# Objective question linear algebra CSIR -2017

Let $A$ be a $m\times n$ real matrix of of rank $m$ such that $m<n$. If for some non zero real number $\alpha$ we have $$x^{t} A^{t} Ax = \alpha x^{t}x$$, for all $x\in \mathbb{R}^n$, then $A^{t} A$ has

1. Exactly two distinct eigen values.

2. $0$ as an eigen value of multiplicity $n-m$.

3. $\alpha$ is a non zero eigen value.

4. Exactly two non zero distinct eigen values.

According to me as $A^{t}A$ is symmetric and so diagonalizable and rank of it is same as that of number of non zero eigen values. So I know only that second option is correct. Please suggest me. Thanks.

• A matrix with $m>n$ cannot have rank $m$ as $rank(A)\leq\min\{m,n\}$, so the maximum rank can be $n$. – Josu Etxezarreta Martinez Mar 21 '18 at 11:36
• I edit it .....thanks .... – neelkanth Mar 21 '18 at 11:39
• See the Rayleigh quotient – Michael Burr Mar 21 '18 at 11:41
• Thanks......... – neelkanth Mar 21 '18 at 12:56

Since $A^tA$ is symmetric, it has only real eigenvalues and the eigenvectors form an eigenbasis. Let $\lambda$ be an eigenvalue for $A^tA$ with corresponding eigenvector $v$. Then you know that $$v^tA^tAv=v^t(\lambda v)=\lambda v^tv=\alpha v^tv.$$ Since $v$ is a nonzero vector, this implies that $\|v\|\not=0$, and since the given property applies to all vectors in $\mathbb{R}^n$, $$\lambda \|v\|^2=\alpha\|v\|^2.$$ Therefore, $\lambda=\alpha$. Since $\lambda$ was an arbitrary eigenvalue, this eliminates all options except for $3$.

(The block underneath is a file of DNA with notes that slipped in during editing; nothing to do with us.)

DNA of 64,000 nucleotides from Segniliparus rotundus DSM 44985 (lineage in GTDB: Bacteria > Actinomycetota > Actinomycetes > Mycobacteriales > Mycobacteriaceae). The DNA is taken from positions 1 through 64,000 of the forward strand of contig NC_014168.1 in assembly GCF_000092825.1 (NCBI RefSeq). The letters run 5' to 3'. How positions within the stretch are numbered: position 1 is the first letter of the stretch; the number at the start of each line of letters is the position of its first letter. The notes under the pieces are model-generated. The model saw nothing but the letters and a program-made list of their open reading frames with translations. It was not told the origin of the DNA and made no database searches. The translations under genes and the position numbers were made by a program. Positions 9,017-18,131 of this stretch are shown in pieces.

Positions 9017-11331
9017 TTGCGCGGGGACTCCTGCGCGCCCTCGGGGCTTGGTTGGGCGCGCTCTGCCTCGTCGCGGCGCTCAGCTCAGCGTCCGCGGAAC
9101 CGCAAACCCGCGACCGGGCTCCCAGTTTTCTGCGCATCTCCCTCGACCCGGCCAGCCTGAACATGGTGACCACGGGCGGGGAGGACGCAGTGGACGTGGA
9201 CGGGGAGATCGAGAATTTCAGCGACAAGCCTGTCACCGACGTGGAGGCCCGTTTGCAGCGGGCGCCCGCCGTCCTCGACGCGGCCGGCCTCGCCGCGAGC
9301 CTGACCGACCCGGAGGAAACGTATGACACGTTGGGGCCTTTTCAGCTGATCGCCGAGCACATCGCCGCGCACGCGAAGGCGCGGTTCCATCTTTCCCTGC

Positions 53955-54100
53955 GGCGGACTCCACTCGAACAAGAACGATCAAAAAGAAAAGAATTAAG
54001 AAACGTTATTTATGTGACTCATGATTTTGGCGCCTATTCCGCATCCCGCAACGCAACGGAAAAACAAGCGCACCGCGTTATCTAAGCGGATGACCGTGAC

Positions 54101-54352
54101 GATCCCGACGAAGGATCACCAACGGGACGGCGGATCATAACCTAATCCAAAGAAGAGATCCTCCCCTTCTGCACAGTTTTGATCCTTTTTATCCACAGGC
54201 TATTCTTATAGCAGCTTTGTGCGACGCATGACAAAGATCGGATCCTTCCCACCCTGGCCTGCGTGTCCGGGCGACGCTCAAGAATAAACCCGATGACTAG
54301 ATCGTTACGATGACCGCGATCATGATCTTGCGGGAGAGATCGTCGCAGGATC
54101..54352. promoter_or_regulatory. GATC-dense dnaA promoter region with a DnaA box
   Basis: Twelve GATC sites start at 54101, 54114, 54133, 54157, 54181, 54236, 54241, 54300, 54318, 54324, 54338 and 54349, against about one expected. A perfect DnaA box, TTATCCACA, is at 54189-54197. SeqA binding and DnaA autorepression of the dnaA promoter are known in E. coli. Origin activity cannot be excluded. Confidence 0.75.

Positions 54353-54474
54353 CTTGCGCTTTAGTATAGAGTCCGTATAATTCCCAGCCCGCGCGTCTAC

On the other hand, since $A$ is $m\times n$, $A^tA$ is an $n\times n$ matrix of rank at most $m$. Therefore, $A^tA$ has rank at most $m$, and so it must have at least $n-m$ $0$ eigenvalues. This is a contradiction, so it appears that none of the options are correct.